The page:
ABC of funds - Overview of collective investment schemes

Once upon a time, the idea was that "small savers" would also be given the opportunity to participate in the capital market. Over the past decades, this idea has given rise to a financial industry of enormous proportions. There is hardly a securities account today that is not enriched with fund investments. Often, collective investments even outweigh direct investments. Particularly in asset management mandates, there is now a targeted and broad-based use of fund units, ETFs and the like. Fund investments are also very popular in the "pots" of pension assets.

The core idea was that with investment funds a broadly diversified investment is possible and also the "small investor" can let his "savings penny" flow risk-free into the most diverse investment themes ... supposedly risk-free. However, a classic mistake is still often made today in advising investors by suggesting that targeted diversification in a fund also massively minimises the risks. This is correct in principle, but only with regard to the default or bankruptcy risks of an individual fund component. With regard to the overall market risks (stock crash, interest rate fluctuations, political risks, etc.), even the fund investor is not immune to (temporary) book losses. Nevertheless, a fund investment is generally a very good thing, especially if you use it as an admixture or to participate in special investment themes.

In connection with fund investments, there are many questions to be clarified beforehand and often as well. In the following, we will try to clear up any clouds of fog and briefly illuminate some interesting facts about this topic. Let's start with a table on the legal framework in Switzerland:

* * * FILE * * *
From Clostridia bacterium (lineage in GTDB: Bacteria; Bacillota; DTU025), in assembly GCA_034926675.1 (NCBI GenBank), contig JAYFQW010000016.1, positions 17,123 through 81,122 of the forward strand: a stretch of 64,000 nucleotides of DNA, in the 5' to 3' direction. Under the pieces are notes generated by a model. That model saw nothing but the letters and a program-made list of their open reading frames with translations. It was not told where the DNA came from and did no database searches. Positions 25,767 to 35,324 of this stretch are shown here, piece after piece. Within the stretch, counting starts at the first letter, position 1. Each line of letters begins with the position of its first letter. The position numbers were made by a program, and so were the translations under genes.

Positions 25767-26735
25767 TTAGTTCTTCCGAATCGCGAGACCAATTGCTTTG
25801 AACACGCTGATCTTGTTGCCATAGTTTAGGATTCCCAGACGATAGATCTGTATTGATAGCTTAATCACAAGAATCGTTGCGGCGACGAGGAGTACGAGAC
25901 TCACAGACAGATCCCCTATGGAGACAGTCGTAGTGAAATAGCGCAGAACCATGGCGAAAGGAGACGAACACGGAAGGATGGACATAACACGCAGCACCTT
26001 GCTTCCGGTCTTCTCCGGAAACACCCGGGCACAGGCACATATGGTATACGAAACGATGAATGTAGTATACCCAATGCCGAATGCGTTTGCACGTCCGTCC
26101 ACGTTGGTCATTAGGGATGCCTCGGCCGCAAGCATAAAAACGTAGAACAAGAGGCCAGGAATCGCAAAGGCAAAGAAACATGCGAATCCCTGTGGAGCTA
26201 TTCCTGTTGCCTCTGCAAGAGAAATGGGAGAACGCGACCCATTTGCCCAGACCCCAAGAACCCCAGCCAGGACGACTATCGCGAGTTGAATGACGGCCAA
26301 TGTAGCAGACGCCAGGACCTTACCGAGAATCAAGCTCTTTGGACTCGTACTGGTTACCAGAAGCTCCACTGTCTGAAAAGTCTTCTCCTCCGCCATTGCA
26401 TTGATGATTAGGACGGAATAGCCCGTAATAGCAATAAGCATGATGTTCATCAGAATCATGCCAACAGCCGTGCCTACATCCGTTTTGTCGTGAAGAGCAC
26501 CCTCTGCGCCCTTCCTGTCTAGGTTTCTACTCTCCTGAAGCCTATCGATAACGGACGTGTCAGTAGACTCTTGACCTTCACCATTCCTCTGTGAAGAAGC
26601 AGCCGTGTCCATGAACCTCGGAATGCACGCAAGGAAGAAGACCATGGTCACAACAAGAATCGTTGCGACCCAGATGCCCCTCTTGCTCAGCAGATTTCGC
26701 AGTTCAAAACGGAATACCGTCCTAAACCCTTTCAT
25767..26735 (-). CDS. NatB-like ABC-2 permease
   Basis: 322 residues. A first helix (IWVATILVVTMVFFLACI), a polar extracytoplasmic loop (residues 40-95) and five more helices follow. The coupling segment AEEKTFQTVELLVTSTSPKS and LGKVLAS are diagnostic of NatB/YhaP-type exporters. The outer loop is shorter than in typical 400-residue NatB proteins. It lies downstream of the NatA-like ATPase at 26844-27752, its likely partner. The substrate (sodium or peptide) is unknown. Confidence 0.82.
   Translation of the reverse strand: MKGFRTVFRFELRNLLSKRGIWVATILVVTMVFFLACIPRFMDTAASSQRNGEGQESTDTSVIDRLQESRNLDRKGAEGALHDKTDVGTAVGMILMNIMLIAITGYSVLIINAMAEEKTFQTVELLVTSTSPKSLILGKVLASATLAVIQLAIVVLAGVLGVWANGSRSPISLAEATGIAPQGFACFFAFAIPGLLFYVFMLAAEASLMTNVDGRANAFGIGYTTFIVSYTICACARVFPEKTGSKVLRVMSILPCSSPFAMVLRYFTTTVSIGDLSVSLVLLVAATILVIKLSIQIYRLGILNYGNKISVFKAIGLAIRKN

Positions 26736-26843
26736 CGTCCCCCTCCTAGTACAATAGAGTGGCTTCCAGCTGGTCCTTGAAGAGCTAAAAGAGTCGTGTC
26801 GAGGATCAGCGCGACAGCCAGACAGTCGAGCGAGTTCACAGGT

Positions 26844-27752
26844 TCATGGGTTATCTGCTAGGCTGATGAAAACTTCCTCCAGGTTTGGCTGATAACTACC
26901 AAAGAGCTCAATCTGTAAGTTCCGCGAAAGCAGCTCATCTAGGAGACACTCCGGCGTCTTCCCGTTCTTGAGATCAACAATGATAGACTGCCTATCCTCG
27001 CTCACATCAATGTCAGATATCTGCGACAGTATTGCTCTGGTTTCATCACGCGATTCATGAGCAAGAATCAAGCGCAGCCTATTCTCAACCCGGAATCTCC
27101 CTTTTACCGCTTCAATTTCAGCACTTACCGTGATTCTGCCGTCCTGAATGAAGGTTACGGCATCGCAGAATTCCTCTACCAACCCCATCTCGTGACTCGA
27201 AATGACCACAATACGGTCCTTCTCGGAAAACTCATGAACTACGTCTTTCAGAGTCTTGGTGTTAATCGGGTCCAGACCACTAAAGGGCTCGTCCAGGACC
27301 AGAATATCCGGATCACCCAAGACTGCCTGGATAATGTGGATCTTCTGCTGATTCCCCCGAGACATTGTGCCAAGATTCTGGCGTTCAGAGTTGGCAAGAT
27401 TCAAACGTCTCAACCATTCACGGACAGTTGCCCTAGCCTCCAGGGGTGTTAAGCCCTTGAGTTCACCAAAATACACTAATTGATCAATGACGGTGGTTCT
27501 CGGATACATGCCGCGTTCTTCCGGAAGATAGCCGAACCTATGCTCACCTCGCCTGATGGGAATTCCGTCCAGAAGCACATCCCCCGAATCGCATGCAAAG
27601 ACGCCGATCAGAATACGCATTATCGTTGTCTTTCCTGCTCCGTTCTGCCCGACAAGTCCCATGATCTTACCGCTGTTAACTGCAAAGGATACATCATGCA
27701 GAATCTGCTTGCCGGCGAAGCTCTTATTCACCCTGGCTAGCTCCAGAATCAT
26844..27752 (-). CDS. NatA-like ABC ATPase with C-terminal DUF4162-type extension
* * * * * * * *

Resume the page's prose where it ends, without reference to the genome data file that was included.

CISACollective Investment Schemes Act; Federal Act on Collective Investment Schemes
KKVOrdinance on Collective Investment Schemes
CISO-FINMAOrdinance of the Swiss Financial Market Supervisory Authority on Collective Investment Schemes
FINMACircular of the Swiss Financial Market Supervisory Authority
SBAGuidelines of the Swiss Bankers Association
SFAMAPublications of the Swiss Funds & Asset Mgmt. Assoc.

The legal interrelationships in the fund business are very complex in some parts. However, it is primarily the banks, fund companies and other bodies involved that are called upon to deal with this. The Federal Act on Collective Investment Schemes (CISA) can be found under the following link:

Federal Act on Collective Investment Schemes

For the investor, the KAG is only of marginal importance. Rather, one should deal with specific questions before buying fund units. A not seldom large "puzzle" arises already with the name of the fund shares; also to it we described the "puzzle solution" in detail. But let's start one after the other:

Overview of the individual questions and contents

A fund is an independent legal entity that is managed by a fund management company. Funds can be independent or operate as subsidiaries, e.g. of a financial group. Each fund has a fund management team that makes the investment decisions for the various fund-specific securities and subjects the fund portfolio to an ongoing analysis process.